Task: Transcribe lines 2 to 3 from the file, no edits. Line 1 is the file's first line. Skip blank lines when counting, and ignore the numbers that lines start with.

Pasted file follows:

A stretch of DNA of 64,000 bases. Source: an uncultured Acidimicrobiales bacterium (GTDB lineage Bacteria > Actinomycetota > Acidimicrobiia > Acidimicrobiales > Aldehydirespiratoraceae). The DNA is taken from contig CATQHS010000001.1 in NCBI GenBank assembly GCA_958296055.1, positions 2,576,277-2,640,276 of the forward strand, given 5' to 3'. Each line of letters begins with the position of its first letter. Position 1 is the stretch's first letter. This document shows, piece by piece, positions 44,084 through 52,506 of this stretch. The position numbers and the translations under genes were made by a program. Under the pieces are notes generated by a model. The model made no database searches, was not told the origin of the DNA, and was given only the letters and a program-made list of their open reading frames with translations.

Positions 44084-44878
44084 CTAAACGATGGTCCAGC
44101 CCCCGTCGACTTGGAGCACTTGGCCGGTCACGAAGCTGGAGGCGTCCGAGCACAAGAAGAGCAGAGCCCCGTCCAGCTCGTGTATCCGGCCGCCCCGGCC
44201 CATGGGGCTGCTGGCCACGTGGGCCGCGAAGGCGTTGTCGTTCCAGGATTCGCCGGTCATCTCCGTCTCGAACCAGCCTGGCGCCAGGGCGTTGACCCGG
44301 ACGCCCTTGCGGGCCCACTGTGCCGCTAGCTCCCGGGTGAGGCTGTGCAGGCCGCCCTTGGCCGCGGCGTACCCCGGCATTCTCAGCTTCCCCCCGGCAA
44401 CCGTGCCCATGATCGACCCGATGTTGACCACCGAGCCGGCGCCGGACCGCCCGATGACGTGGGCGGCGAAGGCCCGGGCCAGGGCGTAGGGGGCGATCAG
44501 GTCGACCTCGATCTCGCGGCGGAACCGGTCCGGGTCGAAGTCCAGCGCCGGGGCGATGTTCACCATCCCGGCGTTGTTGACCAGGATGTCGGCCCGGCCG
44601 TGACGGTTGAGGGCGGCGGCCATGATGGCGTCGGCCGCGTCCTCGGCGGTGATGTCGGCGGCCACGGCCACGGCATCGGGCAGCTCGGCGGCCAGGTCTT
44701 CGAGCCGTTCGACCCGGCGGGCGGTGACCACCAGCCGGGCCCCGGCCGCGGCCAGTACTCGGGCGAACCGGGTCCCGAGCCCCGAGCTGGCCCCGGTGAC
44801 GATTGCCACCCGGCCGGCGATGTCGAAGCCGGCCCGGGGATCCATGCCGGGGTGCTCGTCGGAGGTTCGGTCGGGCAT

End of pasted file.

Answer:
Positions 44084-44878
44084 CTAAACGATGGTCCAGC